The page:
Jim O'Donnell, chairman and chief executive of BMW North America, admits that the experiences are indicative of a rocky road ahead for the EV movement.  He states, "I would argue that the case for the electric car is not proven.  We're not quite sure people are willing to go for it. We're asking consumers to pay more and get less. Our view is: Proceed with caution."

However, with many manufacturers like GM, Ford, and Nissan planning mass-market launches of 10,000 units per year or more, it may be sink or swim time for the movement's mass market appeal.  With all the problems afflicting the Mini E, the real question is whether these players are pushing EVs to market prematurely, and risk permanently damaging customers image of plug-in vehicles.

Still, some remain optimistic.  Timothy Gill, another Mini E leaser cheers, "The car is a joy."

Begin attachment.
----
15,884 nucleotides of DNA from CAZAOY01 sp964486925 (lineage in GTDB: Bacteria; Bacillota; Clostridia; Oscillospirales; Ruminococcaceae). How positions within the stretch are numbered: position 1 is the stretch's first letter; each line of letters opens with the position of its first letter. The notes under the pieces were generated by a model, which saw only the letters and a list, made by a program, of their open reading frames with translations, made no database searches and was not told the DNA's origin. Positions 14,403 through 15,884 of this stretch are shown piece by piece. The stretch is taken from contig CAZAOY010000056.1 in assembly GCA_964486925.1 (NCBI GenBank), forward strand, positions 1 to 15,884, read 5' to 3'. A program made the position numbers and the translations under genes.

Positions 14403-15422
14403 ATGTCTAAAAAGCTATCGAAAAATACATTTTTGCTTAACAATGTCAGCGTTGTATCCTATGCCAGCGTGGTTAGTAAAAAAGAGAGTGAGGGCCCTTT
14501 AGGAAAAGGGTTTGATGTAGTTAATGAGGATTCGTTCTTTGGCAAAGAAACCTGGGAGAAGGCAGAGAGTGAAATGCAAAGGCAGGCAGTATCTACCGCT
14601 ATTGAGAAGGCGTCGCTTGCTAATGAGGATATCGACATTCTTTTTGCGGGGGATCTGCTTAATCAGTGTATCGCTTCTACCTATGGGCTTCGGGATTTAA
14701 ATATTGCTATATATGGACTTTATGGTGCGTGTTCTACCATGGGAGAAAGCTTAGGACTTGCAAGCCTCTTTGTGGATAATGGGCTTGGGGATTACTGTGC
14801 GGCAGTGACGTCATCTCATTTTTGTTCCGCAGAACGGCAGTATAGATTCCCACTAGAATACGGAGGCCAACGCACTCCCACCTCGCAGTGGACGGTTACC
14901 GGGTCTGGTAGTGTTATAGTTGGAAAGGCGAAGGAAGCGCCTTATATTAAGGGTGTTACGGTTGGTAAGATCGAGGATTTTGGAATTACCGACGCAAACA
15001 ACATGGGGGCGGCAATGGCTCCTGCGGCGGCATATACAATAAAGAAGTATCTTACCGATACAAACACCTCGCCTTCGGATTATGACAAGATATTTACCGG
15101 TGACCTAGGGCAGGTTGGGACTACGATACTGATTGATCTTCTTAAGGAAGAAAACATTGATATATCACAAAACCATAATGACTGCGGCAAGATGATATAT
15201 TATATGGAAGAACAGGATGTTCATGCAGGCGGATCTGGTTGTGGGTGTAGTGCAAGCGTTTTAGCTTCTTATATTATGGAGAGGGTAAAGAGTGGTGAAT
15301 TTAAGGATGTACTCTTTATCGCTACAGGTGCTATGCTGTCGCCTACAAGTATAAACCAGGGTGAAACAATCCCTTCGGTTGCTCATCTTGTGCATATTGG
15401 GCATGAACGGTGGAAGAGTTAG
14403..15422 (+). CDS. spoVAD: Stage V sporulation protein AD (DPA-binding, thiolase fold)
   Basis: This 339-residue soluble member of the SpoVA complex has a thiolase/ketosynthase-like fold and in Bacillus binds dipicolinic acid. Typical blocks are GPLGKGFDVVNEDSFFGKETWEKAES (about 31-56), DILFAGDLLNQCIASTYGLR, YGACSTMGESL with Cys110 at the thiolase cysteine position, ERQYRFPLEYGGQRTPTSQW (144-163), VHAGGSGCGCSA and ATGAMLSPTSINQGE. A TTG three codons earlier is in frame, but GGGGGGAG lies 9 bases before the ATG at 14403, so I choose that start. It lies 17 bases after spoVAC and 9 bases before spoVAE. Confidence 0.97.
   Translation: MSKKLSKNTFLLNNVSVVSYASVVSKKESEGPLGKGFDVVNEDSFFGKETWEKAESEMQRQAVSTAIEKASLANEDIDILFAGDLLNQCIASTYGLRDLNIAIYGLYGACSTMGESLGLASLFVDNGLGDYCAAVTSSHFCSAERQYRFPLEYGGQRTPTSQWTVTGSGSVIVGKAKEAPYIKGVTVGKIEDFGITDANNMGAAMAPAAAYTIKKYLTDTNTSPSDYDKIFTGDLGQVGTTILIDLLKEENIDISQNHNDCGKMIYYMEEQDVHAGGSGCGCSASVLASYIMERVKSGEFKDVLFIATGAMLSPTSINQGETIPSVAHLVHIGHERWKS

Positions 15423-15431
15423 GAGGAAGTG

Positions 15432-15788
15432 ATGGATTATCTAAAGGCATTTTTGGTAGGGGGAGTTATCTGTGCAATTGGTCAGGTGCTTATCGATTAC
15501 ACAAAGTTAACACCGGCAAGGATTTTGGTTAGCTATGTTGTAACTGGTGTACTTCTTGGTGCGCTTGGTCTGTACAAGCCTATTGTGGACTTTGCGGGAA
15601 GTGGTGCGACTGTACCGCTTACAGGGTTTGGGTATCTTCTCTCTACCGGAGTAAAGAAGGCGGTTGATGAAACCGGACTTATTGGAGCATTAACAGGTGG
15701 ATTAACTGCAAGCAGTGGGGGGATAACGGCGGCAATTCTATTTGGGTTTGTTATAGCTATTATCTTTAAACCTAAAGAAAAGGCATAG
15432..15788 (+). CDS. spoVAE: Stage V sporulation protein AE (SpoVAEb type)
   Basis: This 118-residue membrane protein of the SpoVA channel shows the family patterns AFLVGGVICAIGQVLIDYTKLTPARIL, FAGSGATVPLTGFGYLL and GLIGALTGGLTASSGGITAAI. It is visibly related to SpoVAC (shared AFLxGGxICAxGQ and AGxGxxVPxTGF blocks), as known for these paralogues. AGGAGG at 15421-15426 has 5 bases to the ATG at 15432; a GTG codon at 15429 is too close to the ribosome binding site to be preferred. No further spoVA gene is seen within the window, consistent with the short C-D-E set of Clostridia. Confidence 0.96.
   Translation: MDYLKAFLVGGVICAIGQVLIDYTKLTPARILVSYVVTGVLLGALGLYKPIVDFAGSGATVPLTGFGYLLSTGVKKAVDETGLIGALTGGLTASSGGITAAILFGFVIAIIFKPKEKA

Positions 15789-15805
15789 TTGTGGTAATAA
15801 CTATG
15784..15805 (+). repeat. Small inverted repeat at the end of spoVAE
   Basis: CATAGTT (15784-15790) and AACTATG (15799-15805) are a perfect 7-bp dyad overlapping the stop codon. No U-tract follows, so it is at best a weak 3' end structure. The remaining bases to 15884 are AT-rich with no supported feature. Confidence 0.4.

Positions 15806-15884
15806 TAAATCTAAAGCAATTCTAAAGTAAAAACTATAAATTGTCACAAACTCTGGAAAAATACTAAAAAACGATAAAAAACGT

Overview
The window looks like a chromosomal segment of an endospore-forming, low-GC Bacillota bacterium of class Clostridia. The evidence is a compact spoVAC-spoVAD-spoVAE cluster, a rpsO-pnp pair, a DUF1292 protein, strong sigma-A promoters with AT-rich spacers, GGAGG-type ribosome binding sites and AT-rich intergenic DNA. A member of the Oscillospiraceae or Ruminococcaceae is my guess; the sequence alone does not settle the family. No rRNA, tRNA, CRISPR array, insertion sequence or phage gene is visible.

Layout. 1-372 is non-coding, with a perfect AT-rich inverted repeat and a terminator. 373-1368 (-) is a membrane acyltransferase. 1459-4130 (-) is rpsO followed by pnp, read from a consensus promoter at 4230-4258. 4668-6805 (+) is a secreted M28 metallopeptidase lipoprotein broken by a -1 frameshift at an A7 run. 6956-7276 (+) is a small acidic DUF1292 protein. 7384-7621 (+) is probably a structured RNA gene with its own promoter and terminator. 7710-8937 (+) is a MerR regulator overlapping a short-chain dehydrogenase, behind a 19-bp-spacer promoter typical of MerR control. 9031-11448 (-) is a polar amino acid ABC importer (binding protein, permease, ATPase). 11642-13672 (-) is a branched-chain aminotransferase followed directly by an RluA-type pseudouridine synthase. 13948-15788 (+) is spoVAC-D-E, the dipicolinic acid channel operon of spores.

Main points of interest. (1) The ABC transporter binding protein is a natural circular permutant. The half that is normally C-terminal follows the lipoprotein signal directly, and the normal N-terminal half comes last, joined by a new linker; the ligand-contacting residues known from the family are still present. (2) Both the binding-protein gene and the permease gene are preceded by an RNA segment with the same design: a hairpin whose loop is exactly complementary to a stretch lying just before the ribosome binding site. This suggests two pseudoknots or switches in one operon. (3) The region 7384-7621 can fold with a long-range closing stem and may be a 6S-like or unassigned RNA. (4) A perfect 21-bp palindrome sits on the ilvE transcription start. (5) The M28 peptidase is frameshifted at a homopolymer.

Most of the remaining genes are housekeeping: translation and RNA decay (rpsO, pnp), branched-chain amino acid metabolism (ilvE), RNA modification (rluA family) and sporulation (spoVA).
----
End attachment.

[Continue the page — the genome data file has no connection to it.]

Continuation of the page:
His license plate reads "WHY GAS."  



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WHY GAS
By Vorian on 12/29/2009 12:42:47 PM , Rating: 5
WHY GAS???

BECAUSE IT WORKS!!!




RE: WHY GAS
By Mitch101 on 12/29/2009 12:57:37 PM , Rating: 5
$183.00 + $2.45 + 1 Hour = Problem Solved
http://www.walmart.com/catalog/product.do?product_...


RE: WHY GAS
By lelias2k on 12/29/2009 1:18:01 PM , Rating: 2
LOL


RE: WHY GAS
By Sulphademus on 12/29/2009 2:31:09 PM , Rating: 5
If only they could get it to run on smug, all our oil issues would be over!


RE: WHY GAS
By retrospooty on 12/29/09, Rating: 0
RE: WHY GAS
By robertisaar on 12/29/09, Rating: -1
RE: WHY GAS
By Camikazi on 12/29/2009 1:54:32 PM , Rating: 2
Gas powered generator to charge an all electric car just to get home, ha I love it :)


RE: WHY GAS
By GWD5318 on 12/30/2009 5:16:15 PM , Rating: 2
quote:
Gas powered generator to charge an all electric car just to get home...


Hmmm, this reminds me of something.....what could it be?

Oh, I know. The Chevy freakin' Volt!

At least the Volt has this advantage over the electric only vehicles out there, if nothing else.


RE: WHY GAS
By MrBlastman on 12/29/2009 2:13:22 PM , Rating: 3
quote:
Intended for outdoor use only; indoor use may result in injury or death.


Hmm, I don't see a disclaimer that says: